originally published in the Hartford Advocate and Fairfield County Weekly, August 14, 2007
Poker Buddies, Wink Wink
It's illegal to play poker for money, unless you're on tribal land or among "friends"
By Jennifer Abel
Here’s a riddle: how is playing cards like having sex? Answer: it’s legal for two (or more) consenting adults to do it together so long as nobody gains financially. But the second capitalism gets involved, then you are (according to the government) an officially Bad Person who deserves to go to jail.
Poker’s pretty popular these days, both in person and online, so the Division of Special Revenue is reminding everybody not to play for money. Paul Young, the division’s executive director, said in a press release last month that Connecticut law makes gambling illegal in most instances.
“Poker is clearly a prohibited form of gambling and soliciting others to partake in a form of prohibited gambling is a violation of the State’s criminal statutes,” Young wrote. “We also have the Tribal agreements to consider.”
These tribal agreements boil down to: it’s legal for the state’s Indian tribes to make money from poker games, and illegal for everybody else.
That sounds straightforward, if unfair. But here’s a confusing wrinkle: playing poker for money is illegal outside of an Indian casino, unless it’s done among friends.
They say a stranger is a friend you haven’t met yet. How long does it take for a stranger to acquire legal friend status for poker-playing purposes in Connecticut? Richard Blumenthal, the state attorney general, is the guy ultimately responsible for prosecuting and penalizing those who violate the poker laws. He told the Advocate, “The rule has always been: gambling is prohibited in state, but social games are permitted. Permissible forms include people who know each other, with a social connection.”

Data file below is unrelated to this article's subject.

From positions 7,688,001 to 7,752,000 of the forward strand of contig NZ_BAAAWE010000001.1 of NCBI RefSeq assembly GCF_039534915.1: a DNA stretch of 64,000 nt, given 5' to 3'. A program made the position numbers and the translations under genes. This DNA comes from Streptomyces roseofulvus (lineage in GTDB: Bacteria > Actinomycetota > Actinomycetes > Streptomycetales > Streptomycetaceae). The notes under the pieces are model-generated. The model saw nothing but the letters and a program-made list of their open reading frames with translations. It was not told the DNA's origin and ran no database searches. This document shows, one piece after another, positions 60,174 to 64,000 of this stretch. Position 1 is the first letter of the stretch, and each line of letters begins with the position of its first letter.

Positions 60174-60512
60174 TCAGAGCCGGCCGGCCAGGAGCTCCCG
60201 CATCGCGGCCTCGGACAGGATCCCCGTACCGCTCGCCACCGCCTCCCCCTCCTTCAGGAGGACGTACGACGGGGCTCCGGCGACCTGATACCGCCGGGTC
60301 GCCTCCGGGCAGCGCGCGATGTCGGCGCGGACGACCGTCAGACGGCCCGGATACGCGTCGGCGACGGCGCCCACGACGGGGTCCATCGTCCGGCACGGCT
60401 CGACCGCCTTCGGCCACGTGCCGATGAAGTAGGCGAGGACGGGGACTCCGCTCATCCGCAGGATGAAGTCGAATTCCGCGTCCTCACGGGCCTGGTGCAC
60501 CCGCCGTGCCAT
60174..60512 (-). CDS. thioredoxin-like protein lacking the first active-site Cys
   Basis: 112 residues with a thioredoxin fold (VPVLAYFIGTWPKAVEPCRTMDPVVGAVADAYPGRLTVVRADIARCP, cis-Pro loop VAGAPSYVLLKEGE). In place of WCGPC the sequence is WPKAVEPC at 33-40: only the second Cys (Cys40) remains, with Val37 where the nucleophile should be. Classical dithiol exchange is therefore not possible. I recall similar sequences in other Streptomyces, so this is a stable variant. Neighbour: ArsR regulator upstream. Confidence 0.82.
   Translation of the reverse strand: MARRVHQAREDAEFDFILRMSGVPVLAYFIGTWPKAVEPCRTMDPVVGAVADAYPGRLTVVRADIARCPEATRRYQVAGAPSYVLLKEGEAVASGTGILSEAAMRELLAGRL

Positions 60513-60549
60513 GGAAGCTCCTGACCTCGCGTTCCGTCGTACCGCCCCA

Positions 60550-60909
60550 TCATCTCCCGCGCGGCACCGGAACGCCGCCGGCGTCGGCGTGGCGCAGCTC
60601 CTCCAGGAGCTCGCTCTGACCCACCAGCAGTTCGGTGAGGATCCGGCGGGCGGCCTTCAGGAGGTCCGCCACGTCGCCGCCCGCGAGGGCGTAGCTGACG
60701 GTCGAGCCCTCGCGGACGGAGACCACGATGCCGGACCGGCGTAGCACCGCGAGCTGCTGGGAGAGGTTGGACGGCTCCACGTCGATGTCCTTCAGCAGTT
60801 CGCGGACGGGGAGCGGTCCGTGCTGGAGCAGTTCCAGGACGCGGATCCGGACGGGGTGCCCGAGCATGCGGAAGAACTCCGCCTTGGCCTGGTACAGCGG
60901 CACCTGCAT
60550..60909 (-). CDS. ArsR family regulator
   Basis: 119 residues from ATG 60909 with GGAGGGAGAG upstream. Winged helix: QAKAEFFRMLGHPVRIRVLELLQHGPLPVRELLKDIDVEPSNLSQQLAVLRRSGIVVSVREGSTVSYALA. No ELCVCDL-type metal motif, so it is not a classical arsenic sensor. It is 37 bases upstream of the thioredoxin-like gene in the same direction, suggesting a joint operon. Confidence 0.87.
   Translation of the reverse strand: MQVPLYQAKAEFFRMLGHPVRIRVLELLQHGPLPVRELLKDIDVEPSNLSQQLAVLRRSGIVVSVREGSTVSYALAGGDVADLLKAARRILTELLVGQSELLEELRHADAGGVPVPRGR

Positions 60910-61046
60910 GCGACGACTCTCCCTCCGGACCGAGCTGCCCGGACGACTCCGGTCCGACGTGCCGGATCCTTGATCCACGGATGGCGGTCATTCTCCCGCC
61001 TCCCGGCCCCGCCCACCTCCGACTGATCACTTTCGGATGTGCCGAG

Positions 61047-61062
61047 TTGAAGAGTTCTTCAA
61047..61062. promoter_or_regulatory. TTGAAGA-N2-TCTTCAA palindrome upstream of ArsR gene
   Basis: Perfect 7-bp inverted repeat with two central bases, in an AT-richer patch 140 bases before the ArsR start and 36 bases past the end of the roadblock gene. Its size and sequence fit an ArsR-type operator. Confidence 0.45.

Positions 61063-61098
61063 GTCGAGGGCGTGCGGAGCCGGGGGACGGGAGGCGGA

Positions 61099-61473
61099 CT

However, social connections made via the Internet don’t seem to apply. As Paul Young said, “The opportunity to wager over the Internet on a variety of activities, including casino games, is very attractive to many people; however, such activity is illegal in Connecticut.” But why should the law distinguish between social activities that take place online versus in meat-space?
“It’s an illegal activity,” Young explained. Before anybody can play Internet poker without going to jail, “there has to be a law on the books permitting it.” And there isn’t. So the Advocate asked: where card games are concerned, would it be accurate to say that which is not allowed is prohibited?
“It is prohibited,” Young agreed.
Unless it’s among friends. So how long does it take for two strangers to legally qualify?
“We haven’t really traveled down that road … I think it’s something the courts would have to work on,” Young said.
The Advocate also wondered if sexual activity could form the foundation of a legal friendship. If you meet a stranger at six o’clock and have sex with him at six-fifteen, can you legally play poker in the afterglow?
There’s really no polite way to ask a government official such a question, so you really can’t blame the director of Connecticut’s Division of Special Revenue for adopting a rather frosty tone of voice when he answered, “I wouldn’t be able to judge that.”
Sincere advice: it’s not worth having sex with somebody just so you can play poker later. Instead, go to a teenage jewelry store like Claire’s or The Icing, where you and your poker buddy can buy matching necklaces declaring yourselves “B.F.F.” (Best Friends Forever). This jewelry will turn your skin green if you wear it too long, but green skin beats the heck out of a jail sentence.